Hey there, fam, thanks for dropping by for another dieting tips post.
In this edition, let’s talk about the early stages — which are the most crucial, in my opinion. I’m about a year into consistently dieting and I’m still learning as I go, but here are a few pieces of advice to help you out as you’re getting going.
My first piece of advice is to get an accurate scale and record your weight at least a couple times a week. I know some people don’t like to weigh themselves daily, and I used to be one of those people because I was always afraid of what it would say. But now I embrace it. After a while, it became something I got used to doing as part of my morning routine. It’s helpful to not only track progress, but to see how different foods and routines affect your weight. It also is a great feeling when you see that number go down every week.
If you’re not into that, however, another way of measuring progress is to pay close attention to how clothes fit. That’s another exhilarating feeling — putting on a shirt and having it fit a little better.
Stay in a calorie deficit
A calorie deficit means you eat less calories than you burn, which is one of the biggest keys to weight loss. I aim to eat about 1,800 calories per day which lets me see solid progress fairly fast. If you’re unsure where to start, I’d suggest counting how many calories you eat on a normal day right now, and shave off 100 or so each week to ease into it.
There are also tools online, such as a calorie deficit calculator, to get some ideas of how much to eat and how fast you want to lose weight.
Don’t make things off-limits
On the surface, I feel diets are viewed as these uber strict, not-at-all-fun ways to live. I believe a reason people feel that way is because they apply restrictions on foods they like. If I tell myself “no pizza whatsoever,” what am I going to crave all day tomorrow? Pizza.
Telling yourself you can’t have something is just going to make you want it more. So eat that burger if you need a burger. Carve out a night to grab a couple beers with your friends. There’s always tomorrow to rebound and get back on track. Typically for me, I’ll set Sunday aside for my “I don’t care” day/cheat day. Cheat meals satisfy my non-diet food cravings (usually something deep fried) and I’ve found by the end of Sunday, I’m excited to get back on track.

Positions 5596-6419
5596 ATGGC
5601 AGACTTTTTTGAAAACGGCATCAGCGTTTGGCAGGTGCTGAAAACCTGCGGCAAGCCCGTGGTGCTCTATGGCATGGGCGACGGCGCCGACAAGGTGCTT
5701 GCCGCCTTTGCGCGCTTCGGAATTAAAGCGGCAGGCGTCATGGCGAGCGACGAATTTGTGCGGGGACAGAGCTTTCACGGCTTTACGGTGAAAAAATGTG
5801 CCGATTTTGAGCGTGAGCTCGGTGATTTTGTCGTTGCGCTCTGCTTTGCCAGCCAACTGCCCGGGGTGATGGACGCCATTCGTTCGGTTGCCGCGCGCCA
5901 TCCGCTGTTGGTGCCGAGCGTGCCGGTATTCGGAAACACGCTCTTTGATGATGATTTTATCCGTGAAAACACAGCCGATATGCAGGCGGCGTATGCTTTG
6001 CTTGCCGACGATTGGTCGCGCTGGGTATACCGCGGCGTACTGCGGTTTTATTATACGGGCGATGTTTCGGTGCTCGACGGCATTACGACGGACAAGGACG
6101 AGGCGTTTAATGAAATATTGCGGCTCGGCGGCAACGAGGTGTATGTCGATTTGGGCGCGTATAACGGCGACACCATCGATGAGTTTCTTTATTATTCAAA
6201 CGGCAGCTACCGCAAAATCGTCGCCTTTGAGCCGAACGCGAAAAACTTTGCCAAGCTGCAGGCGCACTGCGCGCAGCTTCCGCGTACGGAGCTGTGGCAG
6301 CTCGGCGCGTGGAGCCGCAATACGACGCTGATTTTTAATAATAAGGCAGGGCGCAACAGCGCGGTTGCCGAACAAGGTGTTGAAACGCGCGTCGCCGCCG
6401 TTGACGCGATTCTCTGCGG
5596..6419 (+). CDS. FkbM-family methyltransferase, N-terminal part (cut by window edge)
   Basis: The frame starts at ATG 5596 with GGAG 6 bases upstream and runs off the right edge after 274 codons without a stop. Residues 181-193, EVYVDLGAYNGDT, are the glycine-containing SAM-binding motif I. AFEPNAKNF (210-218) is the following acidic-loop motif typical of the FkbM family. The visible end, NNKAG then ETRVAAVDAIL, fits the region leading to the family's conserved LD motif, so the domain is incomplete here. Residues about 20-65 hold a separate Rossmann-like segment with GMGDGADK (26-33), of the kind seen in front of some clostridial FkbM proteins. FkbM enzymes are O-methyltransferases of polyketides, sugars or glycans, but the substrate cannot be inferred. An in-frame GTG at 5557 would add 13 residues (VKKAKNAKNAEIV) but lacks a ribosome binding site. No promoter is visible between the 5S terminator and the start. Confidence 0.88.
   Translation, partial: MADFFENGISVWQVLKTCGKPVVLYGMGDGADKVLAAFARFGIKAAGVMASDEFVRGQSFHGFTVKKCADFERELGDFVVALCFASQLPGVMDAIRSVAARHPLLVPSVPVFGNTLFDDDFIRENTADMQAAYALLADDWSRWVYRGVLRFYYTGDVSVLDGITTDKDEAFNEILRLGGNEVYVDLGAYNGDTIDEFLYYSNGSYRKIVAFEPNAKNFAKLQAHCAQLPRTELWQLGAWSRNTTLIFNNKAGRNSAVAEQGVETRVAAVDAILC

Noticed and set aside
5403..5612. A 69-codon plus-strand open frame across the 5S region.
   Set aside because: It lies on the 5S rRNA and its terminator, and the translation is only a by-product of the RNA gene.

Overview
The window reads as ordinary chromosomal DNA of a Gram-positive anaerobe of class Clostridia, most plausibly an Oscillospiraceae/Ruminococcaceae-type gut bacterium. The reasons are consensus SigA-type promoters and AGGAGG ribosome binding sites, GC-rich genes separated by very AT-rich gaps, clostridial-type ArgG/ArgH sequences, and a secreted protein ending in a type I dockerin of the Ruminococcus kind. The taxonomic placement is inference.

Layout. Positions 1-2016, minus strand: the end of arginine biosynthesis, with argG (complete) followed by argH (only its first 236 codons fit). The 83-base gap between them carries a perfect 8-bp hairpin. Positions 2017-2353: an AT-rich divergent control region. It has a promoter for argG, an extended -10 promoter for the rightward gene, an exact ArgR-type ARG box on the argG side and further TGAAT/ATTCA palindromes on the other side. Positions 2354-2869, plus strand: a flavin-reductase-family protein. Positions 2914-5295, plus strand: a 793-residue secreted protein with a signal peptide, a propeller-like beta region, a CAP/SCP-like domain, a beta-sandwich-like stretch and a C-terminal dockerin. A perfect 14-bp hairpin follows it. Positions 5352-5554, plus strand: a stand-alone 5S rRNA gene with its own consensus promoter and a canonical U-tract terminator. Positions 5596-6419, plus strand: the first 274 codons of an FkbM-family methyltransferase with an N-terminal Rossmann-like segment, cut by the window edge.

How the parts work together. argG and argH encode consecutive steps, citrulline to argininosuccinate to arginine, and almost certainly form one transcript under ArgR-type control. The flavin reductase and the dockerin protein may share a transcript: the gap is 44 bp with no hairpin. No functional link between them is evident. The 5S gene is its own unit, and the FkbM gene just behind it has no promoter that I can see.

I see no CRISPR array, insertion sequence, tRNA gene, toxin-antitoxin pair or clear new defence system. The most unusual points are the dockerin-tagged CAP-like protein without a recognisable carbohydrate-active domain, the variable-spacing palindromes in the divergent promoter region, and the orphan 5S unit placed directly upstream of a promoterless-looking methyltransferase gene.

You can also stay on course and within a calorie deficit while simultaneously eating whatever. I wouldn’t recommend it, though, as an everyday thing unless your metabolism is just awesome. Let’s say you go out to lunch on Wednesday and have 1,200 calories worth of chicken tenders, which is the American dream, and you’re left with 600 calories for the rest of the day. If you hit that goal, you probably won’t lose the same amount of weight if you had spent those 1,200 calories on something cleaner, but you could still pull even or shed a couple ounces.
This is a critical part of being in the mindset to diet and lose weight. If you have an off day, or the scale gives you a number you dislike, don’t panic. Stay on course. Remember it’s a long road to the finish line. Dieting is a complex thing with many layers. Maybe you didn’t sleep as well the night before, or your digestion was off for a day or you were stressed out. Or all the above.
If you put the effort in to hit your stride on a diet, the weight loss will come. There will be bumps in the road, but never lose sight or forget the end goal.
Make it fun
If you aren’t having fun on the diet, it’s probably not going to work. “Dieting” and “fun” might sound like they shouldn’t go together, but it’s easy to make the diet fun.
Attempting to put a healthy spin on your favorite foods is a great starting point to having a good time with the diet. I constantly crave chicken strips and chicken sandwiches, so I messed around and made some pretty tasty and diet-friendly chicken sandwiches and chicken strips. Doing stuff like that will make you forget you’re on a diet.
This might be an unpopular opinion, but counting calories and protein has become fun. Finding foods that are really protein-dense and low-calorie is something that’s enjoyable to me.
I’ve got a ton of other tips, but I’ll leave it at this for now. I’ve taken up enough of your day. Everyone is different, so what works for me might not be the best option for you. Find your stride and find what’s comfortable and effective for you.
Thank you for reading. Much love and take care.